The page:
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Swansea 1 - 0 City: Five Thoughts

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What a frustrating match. It was painful at times to sit through the first half, watching Swansea totally outplay City while setting up a penalty kick that Scott Sinclair should have converted to reward his team's efforts to that point. It took City 40 minutes to wake up and start playing the style of football we have become accustomed to seeing the side play, and even that took a jolt from an uncommon first half substitution from Mancini. The first half lacked organization and energy, as City sat three (Barry, de Jong, Toure) deep in the middle of the field, allowing Swansea plenty of space to attack and there always seemed to be someone open in a white shirt. When City did get the ball, poor movement and passing bogged down each attack, often leaving Balotelli with nothing to do but run around aimlessly trying to fashion out a chance.

City's passing accuracy was a mere 82%, a number which, while I don't have all the data in front of me, I'd like to say is the lowest mark of the season. The biggest culprit was surprisingly David Silva. Other than Stefan Savic (72%), Silva posted City's lowest number of all, completing just 73% of his passes before being substituted late for Edin Dzeko. When Silva doesn't play well, City don't play well, plain and simple. If City are to win the title, they will need to get back to having the lethal attack they had at the beginning of the season, which was largely built off of Silva's magical play. Are Premier League defenses starting to find a way to stop Silva? While our rivals such as United might like to say so, many of Silva's passes today were simply poor and had less to do with tight marking and more to do with poor judgment. If he tried to play a lobbed through-ball it would have too much power; if he tried to play one of his trademark slips to Aguero or Balotelli into the box it would not have the necessary zip. I'll check it off as an off-day.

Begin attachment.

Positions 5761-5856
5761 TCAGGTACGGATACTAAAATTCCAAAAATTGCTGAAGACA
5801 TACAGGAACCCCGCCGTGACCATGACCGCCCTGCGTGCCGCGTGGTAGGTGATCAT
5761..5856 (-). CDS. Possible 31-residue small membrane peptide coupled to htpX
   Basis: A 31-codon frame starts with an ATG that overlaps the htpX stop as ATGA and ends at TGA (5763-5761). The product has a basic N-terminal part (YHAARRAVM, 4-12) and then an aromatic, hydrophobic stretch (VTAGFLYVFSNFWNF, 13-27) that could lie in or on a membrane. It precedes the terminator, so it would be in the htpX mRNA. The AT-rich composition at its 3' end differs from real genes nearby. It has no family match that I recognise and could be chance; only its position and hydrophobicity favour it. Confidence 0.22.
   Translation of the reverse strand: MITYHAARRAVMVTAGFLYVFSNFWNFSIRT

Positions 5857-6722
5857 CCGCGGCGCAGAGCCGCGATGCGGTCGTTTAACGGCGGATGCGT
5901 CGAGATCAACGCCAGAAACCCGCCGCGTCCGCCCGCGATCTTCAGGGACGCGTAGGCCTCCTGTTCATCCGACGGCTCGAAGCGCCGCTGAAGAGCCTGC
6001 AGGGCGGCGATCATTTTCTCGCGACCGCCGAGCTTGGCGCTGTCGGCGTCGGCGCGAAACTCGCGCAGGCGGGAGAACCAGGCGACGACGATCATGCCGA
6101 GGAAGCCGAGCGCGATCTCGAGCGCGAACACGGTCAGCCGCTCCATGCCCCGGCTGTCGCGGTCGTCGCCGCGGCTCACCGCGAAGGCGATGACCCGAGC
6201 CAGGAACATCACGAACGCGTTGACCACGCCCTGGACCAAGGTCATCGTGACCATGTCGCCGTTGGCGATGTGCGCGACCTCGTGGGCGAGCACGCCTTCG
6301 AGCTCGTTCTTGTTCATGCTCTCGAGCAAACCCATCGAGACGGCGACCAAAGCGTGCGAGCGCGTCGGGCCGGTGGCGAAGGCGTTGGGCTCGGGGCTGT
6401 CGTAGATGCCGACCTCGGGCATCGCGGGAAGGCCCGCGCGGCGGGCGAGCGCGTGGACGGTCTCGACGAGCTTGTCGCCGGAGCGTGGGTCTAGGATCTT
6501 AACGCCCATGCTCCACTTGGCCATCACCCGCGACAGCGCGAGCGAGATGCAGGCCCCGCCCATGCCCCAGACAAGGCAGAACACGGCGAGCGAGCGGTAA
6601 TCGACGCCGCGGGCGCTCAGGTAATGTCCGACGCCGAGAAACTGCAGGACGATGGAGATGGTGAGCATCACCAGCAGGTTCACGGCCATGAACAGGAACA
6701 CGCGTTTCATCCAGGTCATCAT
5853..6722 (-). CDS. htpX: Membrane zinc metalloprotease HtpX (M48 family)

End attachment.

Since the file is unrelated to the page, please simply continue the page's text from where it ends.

Mancini's tactics left much to be desired as well. The match dragged on with Swansea the stronger side throughout most of the affair and it was only a matter of time until they netted the winner. Mancini didn't do enough to turn the match around. Sure, it is easy to sit here afterwards and say that Mancini could have done this or that but it is true that City have not had many game-changing goals in trailing positions this season. Our neighbors have long built a reputation of coming from behind and fighting til the last whistle, something that will take more than a season to enforce at City but something Mancini can help along with substitutions and better tactics late on. City have been pegged back late at Chelsea, Sunderland, and now Swansea. On the flip side, the only late game-changing goal that City have scored was against Spurs a few weeks back. Mancini needs to instill that Ferguson-esque spirit into City. This goes deeper than the 11 on the pitch, it is a mentality the club has to take on at all levels until it permeates all the way through. It will be a slow process, but it needs to start somewhere, and sooner rather than later.

Stefan Savic, Stefan Savic, Stefan Savic. Where do we begin. Behind the scenes for most of the match, the mistake-prone defender once again left his mark on the match in crucial fashion. A poor, weak pass that was stolen by Swansea was converted into a goal 30 seconds later. I've lost track of how many errors Savic has made that has directly effected the outcome of a game. We as fans often get lost in the mistakes a player makes and forget about the bright moments, but with Savic it seems that lapses in concentration have happened time and time again in important moments, suggesting that he might not be ready for this high level of football just yet. It would be ideal if City could send him out on loan during the summer for next season, but are there even going to be many quality suitors who will take him on after his error-filled short career in a City shirt?

United have now leapt ahead of City by 1 point. October was the last time the club was in second, and now the only option is to take care of business and hope United drop some points here and there, which is perfectly capable of happening. On social media sites like Twitter I noticed a fair amount of panic among some pockets of City fans, and sure, we haven't been in this position before and United have the experience needed to see out a campaign like this, but it is imperative that we remind ourselves that it is only March and there are a dozen games to go. Anything can happen. On paper, City should have won today, just like United should have beaten Blackburn at home earlier. This coming stretch might just be Mancini's toughest test as City boss. Next up is Lisbon in the Europa League. It will be interesting to see if Mancini goes for the jugular or opts for a weaker lineup to save bodies for the EPL run-in. Next in the league is Chelsea at home, a match which not only is a must-win, but can also set a new record of 20 consecutive home league wins, a record which United have held at 19 for quite some time. United have a trip to Bilbao followed by an away match at Wolves.